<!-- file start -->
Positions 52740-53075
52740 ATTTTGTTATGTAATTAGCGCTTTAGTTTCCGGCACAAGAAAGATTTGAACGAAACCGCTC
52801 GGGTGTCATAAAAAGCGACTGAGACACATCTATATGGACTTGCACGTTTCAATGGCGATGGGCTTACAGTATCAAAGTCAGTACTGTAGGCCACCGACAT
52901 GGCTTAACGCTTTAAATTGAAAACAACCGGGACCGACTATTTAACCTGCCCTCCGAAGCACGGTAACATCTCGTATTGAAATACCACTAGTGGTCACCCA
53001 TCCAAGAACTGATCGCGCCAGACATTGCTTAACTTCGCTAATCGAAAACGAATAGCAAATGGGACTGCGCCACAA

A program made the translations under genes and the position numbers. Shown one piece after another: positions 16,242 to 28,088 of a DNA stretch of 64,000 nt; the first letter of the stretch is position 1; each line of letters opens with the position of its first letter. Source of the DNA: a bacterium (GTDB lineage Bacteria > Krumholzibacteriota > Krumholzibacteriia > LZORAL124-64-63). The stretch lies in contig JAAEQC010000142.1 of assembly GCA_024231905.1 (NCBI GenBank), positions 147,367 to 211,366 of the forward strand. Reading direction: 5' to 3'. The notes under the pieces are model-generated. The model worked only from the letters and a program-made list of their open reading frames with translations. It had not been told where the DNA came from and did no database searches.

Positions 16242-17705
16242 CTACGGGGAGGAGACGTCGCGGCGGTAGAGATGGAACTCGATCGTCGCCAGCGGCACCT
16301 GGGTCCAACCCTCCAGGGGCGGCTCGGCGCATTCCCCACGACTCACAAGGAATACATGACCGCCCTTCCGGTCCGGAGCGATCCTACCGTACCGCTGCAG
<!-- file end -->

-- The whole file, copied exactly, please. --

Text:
Positions 52740-53075
52740 ATTTTGTTATGTAATTAGCGCTTTAGTTTCCGGCACAAGAAAGATTTGAACGAAACCGCTC
52801 GGGTGTCATAAAAAGCGACTGAGACACATCTATATGGACTTGCACGTTTCAATGGCGATGGGCTTACAGTATCAAAGTCAGTACTGTAGGCCACCGACAT
52901 GGCTTAACGCTTTAAATTGAAAACAACCGGGACCGACTATTTAACCTGCCCTCCGAAGCACGGTAACATCTCGTATTGAAATACCACTAGTGGTCACCCA
53001 TCCAAGAACTGATCGCGCCAGACATTGCTTAACTTCGCTAATCGAAAACGAATAGCAAATGGGACTGCGCCACAA

A program made the translations under genes and the position numbers. Shown one piece after another: positions 16,242 to 28,088 of a DNA stretch of 64,000 nt; the first letter of the stretch is position 1; each line of letters opens with the position of its first letter. Source of the DNA: a bacterium (GTDB lineage Bacteria > Krumholzibacteriota > Krumholzibacteriia > LZORAL124-64-63). The stretch lies in contig JAAEQC010000142.1 of assembly GCA_024231905.1 (NCBI GenBank), positions 147,367 to 211,366 of the forward strand. Reading direction: 5' to 3'. The notes under the pieces are model-generated. The model worked only from the letters and a program-made list of their open reading frames with translations. It had not been told where the DNA came from and did no database searches.

Positions 16242-17705
16242 CTACGGGGAGGAGACGTCGCGGCGGTAGAGATGGAACTCGATCGTCGCCAGCGGCACCT
16301 GGGTCCAACCCTCCAGGGGCGGCTCGGCGCATTCCCCACGACTCACAAGGAATACATGACCGCCCTTCCGGTCCGGAGCGATCCTACCGTACCGCTGCAG